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Pake
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Re: Employer's IP - My Freedom
« Reply #2 on: Nov 7th, 2004, 9:20am »
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The paper I signed is as follows:
 
*******************************************
In consideration of my employment by ***** and of the salary or wages paid to me, I agree.
 
(a) to disclose and assign to the company as its exclusive property, all inventions and technical or business innovations developed or conveived by me solely or jointly with others during the period of my employment, (1) that are along the line of the businesses, work or investigations of the company or its affiliates to which my employment relates or as to which I may received information due to my employment, or (2) that result from or are suggested by any work which I may do for the company or (3) that are otherwise made through the use of company time, facilities or materials.
 
(b) to execute all necessary papers and otherwise provide proper assistance (at the company's expense), during and subsequent to my employment, to enable the company to obtain for itself or its nominees, patents, copyrights, or other legal protection for such inventions or innovations in any and all countries;
 
(c) to make and maintain for the company adequate and current written records of all such inventions or innovations;
 
(d)  upon any termination of my employment to deliver to the company promptly all items which belong to the company or which by their nature are for the use of company employees only, including, without limitation, all written and other materials which are of a secret or confidentual nature relating to the business of the company or its affiliates.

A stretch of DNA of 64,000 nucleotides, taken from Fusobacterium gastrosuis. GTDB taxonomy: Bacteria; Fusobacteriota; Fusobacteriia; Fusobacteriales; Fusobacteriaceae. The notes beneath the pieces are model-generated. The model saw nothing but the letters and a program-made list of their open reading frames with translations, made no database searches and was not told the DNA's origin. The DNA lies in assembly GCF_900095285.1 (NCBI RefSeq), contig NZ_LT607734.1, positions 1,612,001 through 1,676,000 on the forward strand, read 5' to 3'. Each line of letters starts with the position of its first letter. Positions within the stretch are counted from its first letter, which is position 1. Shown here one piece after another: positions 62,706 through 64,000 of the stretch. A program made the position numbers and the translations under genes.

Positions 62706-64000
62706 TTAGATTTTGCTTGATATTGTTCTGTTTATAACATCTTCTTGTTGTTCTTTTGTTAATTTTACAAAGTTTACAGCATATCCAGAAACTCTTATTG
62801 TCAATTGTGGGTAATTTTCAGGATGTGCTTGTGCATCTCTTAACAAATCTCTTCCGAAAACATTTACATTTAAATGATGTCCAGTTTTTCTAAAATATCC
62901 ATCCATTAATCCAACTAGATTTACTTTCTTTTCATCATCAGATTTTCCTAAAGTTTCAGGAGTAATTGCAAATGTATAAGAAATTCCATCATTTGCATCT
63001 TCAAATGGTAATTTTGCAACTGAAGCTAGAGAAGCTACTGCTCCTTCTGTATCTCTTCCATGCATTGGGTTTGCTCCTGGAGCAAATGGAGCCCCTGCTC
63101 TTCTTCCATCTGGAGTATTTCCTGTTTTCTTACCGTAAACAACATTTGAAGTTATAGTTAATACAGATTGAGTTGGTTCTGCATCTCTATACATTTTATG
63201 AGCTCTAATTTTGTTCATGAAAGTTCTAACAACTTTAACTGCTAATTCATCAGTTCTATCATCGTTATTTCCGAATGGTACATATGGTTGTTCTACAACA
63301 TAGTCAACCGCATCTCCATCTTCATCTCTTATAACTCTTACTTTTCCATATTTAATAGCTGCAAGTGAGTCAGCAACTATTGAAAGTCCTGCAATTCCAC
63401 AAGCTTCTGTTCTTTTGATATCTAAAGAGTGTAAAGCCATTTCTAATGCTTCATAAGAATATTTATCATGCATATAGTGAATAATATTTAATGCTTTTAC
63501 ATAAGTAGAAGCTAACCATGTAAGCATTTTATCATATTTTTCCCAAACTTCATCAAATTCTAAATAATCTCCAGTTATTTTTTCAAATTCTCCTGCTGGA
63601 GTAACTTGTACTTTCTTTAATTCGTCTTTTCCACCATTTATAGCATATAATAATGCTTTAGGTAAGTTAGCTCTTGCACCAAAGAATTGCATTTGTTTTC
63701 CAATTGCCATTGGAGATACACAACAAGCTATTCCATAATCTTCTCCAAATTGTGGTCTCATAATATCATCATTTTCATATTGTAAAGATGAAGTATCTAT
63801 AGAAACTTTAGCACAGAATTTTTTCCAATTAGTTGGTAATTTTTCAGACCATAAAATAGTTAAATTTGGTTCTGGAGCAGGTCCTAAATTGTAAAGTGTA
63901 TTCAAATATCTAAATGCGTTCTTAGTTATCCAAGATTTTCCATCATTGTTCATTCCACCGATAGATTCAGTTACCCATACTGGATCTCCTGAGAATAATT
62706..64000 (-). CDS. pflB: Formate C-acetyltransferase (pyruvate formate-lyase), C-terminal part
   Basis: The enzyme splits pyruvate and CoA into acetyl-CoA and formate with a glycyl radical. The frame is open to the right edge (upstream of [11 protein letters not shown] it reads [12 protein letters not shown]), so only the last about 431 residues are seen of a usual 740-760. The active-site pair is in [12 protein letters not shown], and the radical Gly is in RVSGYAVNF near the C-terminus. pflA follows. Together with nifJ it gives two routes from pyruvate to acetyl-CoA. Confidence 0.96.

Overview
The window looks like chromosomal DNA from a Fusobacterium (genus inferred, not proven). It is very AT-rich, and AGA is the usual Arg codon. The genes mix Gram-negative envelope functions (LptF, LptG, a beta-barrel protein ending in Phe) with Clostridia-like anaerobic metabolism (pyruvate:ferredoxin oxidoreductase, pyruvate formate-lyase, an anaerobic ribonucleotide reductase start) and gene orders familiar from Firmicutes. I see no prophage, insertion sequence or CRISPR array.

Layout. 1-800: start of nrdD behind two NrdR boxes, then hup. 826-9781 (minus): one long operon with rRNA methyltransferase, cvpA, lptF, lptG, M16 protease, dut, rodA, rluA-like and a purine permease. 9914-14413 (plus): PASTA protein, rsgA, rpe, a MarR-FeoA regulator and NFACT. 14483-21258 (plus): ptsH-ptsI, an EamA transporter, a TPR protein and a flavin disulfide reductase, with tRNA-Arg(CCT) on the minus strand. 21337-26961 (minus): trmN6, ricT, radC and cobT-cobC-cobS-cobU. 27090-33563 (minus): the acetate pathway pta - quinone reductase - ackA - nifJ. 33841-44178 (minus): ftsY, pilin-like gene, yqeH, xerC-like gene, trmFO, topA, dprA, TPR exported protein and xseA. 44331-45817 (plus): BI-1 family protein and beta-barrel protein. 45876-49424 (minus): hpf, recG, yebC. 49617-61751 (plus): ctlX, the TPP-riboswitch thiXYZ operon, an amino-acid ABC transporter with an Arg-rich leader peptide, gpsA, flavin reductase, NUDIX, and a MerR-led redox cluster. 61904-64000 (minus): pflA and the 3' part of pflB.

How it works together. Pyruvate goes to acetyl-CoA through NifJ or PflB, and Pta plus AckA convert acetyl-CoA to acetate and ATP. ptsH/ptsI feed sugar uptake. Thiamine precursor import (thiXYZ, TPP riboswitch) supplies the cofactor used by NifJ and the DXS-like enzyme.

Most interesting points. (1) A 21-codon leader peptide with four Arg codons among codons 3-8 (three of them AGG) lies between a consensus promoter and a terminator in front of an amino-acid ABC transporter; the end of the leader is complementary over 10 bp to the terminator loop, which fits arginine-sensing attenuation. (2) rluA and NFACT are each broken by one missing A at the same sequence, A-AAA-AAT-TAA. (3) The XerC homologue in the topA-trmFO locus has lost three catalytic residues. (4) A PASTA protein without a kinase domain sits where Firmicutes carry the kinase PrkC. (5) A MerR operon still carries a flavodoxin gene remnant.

(e) not to use, publish or otherwise disclose (except as my company duties may require), either during or subsequent to my employment, any secret or confidential information or data of the company or any information or data of others which the company is obligated to maintain in confidence;and
 
(f) not to disclose or utilize in my work with the company any secret or confidential information of others (including any prior employers), or any inventions or innovations of my own which are not included within the scope of this agreement.
 
This agreement supersedes and replaces any existing agreement between the company and me relating generally to the same subject matter. It may not be modified or terminated, in whole or part, except in writing signed by an authorized representative of the company. Discharge of my undertakings in this agreement shall be ann obligation of my executors, adminstrators, or other legal representatives or assigns.
 
*********************************************
A few other points:
 
My coworker didn't sign any such document until after the system was developed. He was hired a few years before me. I believe some incident in the company prompted the manager to make sure all employees had such documents on file.
 
My coworker and I are not actually classified by the company as engineers. We are classified as electronic technicians (hourly). I don't know that this matters.
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JimIvey
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  jamesdivey